who wear miniskirts and spread
their legs?! Unwanted pregnancy.
And some of them don't get it even
when you hit them over the head
with it - like that one.

hhp

dezcom's picture

She gave birth to a "D".

:-)

ChrisL

hrant's picture

Huh, more Kallir, in fact spookily fitting:
The "D" is a pregnant woman. So I guess
old Albrecht had psychosexually highly
synergistic initials. ;-)

hhp

John Hudson's picture

Upside-down A: John, come on. I was just saying “upside-down A” to save effort; if you instead think of it as just a shape (which is the point) then there really isn’t any “point-of-reference” (except as post-rationlization).

The orientation of letters is normative, and if they are rotated we identify them as such: this is an upside-down A, this is an A on its side, this is a bunch of letters jumbled at funny angles. Orientation is, in fact, a normative aspect of most shapes, because the shape changes when you change the orientation. [Someone who cares so much about notan should acknowledge that. If you shift the pattern of light and dark by rotating a form, you are redefining the notan.]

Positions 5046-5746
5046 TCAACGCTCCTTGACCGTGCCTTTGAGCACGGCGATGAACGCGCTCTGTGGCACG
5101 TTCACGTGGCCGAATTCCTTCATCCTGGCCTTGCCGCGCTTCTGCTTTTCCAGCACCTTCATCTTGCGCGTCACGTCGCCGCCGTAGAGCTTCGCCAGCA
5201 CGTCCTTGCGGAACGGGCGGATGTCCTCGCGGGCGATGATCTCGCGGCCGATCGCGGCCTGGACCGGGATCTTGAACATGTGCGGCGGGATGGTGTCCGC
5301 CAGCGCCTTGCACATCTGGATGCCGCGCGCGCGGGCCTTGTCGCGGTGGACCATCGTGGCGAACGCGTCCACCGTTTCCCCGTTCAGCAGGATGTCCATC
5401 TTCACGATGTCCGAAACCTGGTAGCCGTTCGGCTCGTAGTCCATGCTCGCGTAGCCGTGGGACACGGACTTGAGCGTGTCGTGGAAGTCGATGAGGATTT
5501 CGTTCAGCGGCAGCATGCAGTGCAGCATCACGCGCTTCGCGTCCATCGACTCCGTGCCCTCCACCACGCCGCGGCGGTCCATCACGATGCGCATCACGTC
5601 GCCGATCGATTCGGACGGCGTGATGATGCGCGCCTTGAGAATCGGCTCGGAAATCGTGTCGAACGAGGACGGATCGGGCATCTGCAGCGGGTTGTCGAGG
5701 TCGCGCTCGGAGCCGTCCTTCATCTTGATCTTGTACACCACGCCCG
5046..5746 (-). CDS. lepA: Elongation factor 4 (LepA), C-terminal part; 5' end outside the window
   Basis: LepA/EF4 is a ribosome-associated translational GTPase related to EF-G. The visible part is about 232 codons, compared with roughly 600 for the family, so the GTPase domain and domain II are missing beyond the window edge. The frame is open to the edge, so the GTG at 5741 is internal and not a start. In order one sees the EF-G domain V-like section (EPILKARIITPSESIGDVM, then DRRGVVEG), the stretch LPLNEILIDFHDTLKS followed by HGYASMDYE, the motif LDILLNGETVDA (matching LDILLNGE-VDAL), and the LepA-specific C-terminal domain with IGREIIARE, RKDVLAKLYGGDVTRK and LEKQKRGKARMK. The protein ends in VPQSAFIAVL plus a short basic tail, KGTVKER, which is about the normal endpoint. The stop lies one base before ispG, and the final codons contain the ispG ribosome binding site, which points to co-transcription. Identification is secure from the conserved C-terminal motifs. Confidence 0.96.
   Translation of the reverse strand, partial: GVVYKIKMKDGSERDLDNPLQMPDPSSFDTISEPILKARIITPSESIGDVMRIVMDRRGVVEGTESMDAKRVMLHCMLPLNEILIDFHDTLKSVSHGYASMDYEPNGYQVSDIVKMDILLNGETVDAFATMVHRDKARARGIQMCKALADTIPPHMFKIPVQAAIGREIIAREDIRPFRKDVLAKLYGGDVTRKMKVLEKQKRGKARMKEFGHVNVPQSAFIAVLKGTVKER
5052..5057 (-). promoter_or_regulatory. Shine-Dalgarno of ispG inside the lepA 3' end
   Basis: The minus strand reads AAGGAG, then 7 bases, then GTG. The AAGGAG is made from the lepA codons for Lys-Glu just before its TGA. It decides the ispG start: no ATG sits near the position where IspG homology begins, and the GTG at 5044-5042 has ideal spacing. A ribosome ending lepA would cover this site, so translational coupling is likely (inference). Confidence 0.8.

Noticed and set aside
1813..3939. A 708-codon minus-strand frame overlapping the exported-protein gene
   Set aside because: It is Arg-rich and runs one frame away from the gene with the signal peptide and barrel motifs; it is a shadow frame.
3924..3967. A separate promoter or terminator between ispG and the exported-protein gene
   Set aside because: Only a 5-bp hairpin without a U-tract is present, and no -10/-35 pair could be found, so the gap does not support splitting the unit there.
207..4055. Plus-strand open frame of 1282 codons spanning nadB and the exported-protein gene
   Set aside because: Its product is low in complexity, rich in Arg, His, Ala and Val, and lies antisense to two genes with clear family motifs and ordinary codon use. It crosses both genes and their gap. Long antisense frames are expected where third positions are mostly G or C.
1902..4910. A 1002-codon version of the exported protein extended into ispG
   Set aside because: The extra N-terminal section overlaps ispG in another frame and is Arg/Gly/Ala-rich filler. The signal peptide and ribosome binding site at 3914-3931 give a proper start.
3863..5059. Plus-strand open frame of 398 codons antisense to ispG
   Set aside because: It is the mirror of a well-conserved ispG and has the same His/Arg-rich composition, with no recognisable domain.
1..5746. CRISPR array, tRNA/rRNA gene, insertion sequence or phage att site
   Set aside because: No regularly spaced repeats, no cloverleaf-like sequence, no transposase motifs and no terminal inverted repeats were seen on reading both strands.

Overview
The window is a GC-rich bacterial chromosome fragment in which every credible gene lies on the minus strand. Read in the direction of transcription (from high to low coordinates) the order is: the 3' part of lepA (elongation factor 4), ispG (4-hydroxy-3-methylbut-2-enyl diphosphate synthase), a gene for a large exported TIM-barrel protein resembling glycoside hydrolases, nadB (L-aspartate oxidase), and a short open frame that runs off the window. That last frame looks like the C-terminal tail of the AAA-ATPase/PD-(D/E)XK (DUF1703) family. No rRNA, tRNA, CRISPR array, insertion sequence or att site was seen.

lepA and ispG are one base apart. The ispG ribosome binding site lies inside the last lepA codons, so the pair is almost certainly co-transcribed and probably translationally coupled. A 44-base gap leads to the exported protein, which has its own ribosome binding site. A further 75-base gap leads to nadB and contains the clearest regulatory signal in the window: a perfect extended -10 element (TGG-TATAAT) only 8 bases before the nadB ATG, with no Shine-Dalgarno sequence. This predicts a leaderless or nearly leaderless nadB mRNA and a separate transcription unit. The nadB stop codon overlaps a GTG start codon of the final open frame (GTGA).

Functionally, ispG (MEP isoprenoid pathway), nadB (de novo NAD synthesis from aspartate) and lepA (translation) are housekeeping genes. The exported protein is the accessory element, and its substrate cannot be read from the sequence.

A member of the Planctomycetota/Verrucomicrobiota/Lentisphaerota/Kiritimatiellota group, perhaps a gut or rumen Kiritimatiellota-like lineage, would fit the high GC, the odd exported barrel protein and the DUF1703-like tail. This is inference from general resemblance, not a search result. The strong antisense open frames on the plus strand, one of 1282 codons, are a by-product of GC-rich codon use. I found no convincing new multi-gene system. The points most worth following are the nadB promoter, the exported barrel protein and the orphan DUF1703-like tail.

Now, an interesting phenomenon regarding letters is that children when first learning to write, very frequently flip letters horizontally (sometimes even when copying directly from a model), and they seem to have little or no difficulty reading such flipped letters even when mixed in text. But to my knowledge they do not rotate letters or manage to read rotated letters in the same way that they read flipped letters. This seems to me a pretty good indication of what might be termed natural normative orientation and learned normative orientation. Natural normative orientation enables boustrephedon, but once one learns normative orientation that includes directionality it is hard to go back.

hrant's picture

I've always said that lateral flipping is much more "natural" than rotation or vertical flipping. But it remains that a shape does not have to follow those three rules to be thought of as an "A", and that's what counts. My point is simply that: we don't know. And if you believe in A System Can Never Understand Itself, then it might even be impossible to know.

hhp